Step 2 – Define and investigate your area: where could flies be?
Look around through an AWM lens – even if the area you are trying to manage is only your own production area. Defining an area to manage is the first step in being able to put an effective plan in place.
Experts tell us that Qfly use a variety of fruits as hosts, and will search across a landscape within a radius between 500 metres and 2 kilometres (and on rare occasions, up to 5 kilometres). Any suitable fruit within these distances can be a potential source of Qfly.
In areas where there are multiple hosts available all year round, Qfly can build up high population densities; so also be sure to look outside your blocks and beyond your orchard. Pay special attention to features of the surrounding landscape – especially other host trees that could be sources for Qfly. You can get a head start by removing unwanted host plants on your own property.
Be aware of when your fruit is susceptible and how this relates to crops around you. Your mid and late season crops could be at risk from early crops because they could harbour fly populations that move on later in the year. Similarly, your early season crops will be more at risk from overwintering flies or those emerging from pupae.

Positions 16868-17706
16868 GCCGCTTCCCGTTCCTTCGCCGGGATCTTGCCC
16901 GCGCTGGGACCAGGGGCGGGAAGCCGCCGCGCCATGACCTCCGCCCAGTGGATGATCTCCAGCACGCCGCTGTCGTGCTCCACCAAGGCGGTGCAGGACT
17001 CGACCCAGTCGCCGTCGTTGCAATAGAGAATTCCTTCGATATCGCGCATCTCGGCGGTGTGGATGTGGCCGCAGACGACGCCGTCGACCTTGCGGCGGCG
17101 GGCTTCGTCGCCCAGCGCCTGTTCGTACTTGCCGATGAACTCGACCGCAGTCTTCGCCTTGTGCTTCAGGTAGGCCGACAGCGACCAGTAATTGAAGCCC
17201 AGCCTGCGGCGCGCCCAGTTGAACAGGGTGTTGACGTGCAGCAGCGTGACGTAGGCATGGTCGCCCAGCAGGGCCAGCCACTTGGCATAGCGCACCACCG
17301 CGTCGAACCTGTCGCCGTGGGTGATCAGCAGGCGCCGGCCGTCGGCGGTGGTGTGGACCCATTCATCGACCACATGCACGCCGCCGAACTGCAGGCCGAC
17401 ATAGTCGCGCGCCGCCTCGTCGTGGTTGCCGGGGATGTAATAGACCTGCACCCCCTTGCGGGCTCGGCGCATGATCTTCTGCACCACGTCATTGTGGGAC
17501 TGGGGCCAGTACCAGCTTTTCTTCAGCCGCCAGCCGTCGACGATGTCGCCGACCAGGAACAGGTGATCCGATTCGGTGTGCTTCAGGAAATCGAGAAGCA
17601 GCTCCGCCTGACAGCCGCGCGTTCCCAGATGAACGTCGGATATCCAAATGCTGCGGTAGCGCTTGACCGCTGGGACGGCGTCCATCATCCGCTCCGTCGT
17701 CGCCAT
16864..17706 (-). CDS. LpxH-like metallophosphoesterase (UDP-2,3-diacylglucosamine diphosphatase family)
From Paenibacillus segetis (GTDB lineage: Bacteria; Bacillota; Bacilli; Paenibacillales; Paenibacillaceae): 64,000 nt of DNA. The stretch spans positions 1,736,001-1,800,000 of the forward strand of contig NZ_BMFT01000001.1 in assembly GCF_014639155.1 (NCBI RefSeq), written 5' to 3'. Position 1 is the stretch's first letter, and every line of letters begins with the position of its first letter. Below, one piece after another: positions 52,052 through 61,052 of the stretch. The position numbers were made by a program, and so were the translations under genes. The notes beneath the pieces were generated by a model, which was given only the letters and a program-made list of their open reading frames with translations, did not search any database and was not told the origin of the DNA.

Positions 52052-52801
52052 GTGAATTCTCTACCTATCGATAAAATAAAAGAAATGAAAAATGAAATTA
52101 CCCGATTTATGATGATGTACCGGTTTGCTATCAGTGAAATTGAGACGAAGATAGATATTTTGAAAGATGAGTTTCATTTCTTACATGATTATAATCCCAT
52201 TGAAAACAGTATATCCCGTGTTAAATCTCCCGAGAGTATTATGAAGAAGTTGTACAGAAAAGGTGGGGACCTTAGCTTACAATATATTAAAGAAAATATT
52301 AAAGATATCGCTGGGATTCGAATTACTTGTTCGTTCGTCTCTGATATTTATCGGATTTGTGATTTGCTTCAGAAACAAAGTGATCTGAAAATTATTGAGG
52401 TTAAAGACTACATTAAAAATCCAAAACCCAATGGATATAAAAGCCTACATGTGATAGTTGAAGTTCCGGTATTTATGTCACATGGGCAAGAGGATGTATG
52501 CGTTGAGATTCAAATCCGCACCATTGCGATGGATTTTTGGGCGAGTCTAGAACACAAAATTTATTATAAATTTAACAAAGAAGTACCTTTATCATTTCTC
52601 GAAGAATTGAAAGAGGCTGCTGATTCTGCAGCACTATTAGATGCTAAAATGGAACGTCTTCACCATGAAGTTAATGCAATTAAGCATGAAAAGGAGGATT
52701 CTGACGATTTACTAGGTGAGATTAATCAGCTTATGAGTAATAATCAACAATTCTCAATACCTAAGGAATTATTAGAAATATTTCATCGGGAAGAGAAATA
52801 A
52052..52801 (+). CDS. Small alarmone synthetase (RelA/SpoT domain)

Consider spots where the flies might have been overwintering (such as late-season crops with fruit left on trees, abandoned orchards, or even dense windbreaks around fields) or newly emerged flies from the soil. Keep an eye on nearby urban areas or fruit trees next to farm houses – these can also become sources of flies.
Mapping risk factors such as these this will help inform your next step – monitoring the flies to get a better idea of where and when they are in the landscape. You can also find more examples in the science section (these are for whole regions, but you could replicate them on a smaller scale).